Daily Archives: June 27, 2014

World Cup As a Bandwagon Fills, a Team Fails Forward

“The United States soccer players seemed to pass the ball to Germany more often than they did to their own teammates. Late in the game, two Americans — Jermaine Jones and Alejandro Bedoya — were left splayed on the field after running into each other and knocking heads. Jones had also hit the turf earlier when he ran at full speed into the referee. No matter. After their World Cup match here on Thursday, a 1-0 loss, the American players hugged, high-fived and pumped their fists, while their coach flashed a goofy grin. Their fans, soggy from the torrential rain, chanted: ‘U-S-A, U-S-A.’ Weird thing, this World Cup. It generously laid a giant red, white and blue welcome mat at the back door. The United States escaped the Group of Death by enduring a lot of self-inflicted wounds but never fully losing its pulse. As if by miracle, even in defeat, the United States will advance to the Round of 16, and it is scheduled to play Belgium on Tuesday.” NY Times

World Cup Tactical Analysis: USA 0-1 Germany | Germany expose and dominate wide areas
“On the last day of the group phase, one of the most exciting groups, Group G, drew to an exciting close. All 4 teams were in with a shot of going through to the next round. There was a lot of tension in the air in the build up to this game as a draw was enough to take both sides through, and many had doubts after Germany’s performance against Austria in the 1982 World Cup. That aside though, this was also set to be a very tough game as two very evenly matched sides very going up against one another. Coach Jogi Low, who was assistant to Jurgen Klinsmann during the latter’s time in charge of Die Manschaft went up against his former colleague as well, to add some more spice to the occasion.” Outside of the Boot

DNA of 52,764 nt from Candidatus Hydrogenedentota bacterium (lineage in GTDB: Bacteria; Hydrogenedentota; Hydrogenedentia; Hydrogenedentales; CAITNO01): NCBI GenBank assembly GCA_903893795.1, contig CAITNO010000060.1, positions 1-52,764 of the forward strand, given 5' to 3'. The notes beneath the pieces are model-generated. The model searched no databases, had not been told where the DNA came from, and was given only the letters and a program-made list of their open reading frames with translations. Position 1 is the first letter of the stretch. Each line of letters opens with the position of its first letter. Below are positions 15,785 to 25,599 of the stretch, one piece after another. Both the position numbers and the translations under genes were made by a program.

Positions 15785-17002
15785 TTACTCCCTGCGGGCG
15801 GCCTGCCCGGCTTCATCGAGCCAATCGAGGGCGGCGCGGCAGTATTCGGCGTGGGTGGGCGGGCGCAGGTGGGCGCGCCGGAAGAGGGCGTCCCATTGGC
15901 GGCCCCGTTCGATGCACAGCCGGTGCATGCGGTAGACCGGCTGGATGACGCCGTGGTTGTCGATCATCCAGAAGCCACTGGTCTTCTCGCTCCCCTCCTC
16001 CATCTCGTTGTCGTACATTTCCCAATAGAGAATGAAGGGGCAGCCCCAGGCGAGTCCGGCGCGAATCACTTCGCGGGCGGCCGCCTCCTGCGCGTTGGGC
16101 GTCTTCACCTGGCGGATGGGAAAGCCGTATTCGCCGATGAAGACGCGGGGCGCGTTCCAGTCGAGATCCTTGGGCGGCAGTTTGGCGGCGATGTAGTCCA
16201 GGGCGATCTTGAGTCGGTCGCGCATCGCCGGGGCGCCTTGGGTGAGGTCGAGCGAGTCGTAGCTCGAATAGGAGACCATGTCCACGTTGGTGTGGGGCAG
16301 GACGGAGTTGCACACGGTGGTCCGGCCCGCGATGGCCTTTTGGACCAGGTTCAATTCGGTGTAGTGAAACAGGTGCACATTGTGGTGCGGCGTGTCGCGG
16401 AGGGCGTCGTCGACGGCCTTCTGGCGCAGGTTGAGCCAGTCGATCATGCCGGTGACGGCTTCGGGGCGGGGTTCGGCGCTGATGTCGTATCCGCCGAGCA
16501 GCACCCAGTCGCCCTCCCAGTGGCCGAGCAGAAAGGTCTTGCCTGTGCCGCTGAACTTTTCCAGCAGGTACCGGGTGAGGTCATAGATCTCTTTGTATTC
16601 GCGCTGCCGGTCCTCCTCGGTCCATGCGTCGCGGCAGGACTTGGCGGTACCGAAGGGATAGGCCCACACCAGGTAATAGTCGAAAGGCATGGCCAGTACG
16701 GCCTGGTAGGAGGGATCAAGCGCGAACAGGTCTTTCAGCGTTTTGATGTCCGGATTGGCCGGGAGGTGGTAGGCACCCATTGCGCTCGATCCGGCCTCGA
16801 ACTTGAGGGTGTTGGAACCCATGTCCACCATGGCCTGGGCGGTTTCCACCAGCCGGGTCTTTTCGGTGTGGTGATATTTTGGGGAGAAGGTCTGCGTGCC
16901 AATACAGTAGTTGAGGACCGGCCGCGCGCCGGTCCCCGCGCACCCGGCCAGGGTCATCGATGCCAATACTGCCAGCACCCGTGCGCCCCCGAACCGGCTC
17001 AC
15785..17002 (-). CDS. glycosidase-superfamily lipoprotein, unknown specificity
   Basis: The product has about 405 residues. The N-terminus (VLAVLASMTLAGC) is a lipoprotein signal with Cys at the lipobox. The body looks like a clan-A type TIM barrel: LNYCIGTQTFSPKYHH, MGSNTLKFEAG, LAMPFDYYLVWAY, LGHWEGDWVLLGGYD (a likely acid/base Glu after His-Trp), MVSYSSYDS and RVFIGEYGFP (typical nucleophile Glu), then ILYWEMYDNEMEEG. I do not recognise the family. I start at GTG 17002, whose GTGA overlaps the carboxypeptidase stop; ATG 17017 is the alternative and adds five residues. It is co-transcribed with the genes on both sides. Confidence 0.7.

U.S. Moves On With Assist From Portugal
“This time, there was no moment. No tingle in the spine, no shiver in the neck, no blood rush to the ears. There was no memory that will live on in hearts and minds and YouTube videos forever. This time, there was only this: About 10 minutes before the end of the United States national team’s World Cup game against Germany on Thursday, a U.S. Soccer staff member sidled up to one of Coach Jurgen Klinsmann’s assistants and informed him that Portugal, playing simultaneously about 1,200 miles away in Brasília, had taken a one-goal lead against Ghana. The assistant, Andi Herzog, then turned to his left on the bench and tapped Klinsmann on the arm.” NY Times

U.S. needs possession to continue run
“The emotional ups and downs the U.S. went through in surviving Group G required a year’s supply of Dramamine. The Americans withstood withering pressure to beat Ghana 2-1, played brilliantly before coughing up a late equalizer against Portugal and finally concluded group play with a 1-0 defeat to Germany. Omar Gonzalez summed up the experience perfectly when he said, ‘Last game’s draw felt like a loss, and today’s loss felt like a win. It’s pretty weird.’ Taking the big picture view, the Americans had every reason to feel joyful. The U.S. had emerged from arguably one of the two toughest groups in the tournament, a magnificent achievement that many observers thought was beyond this side.” ESPN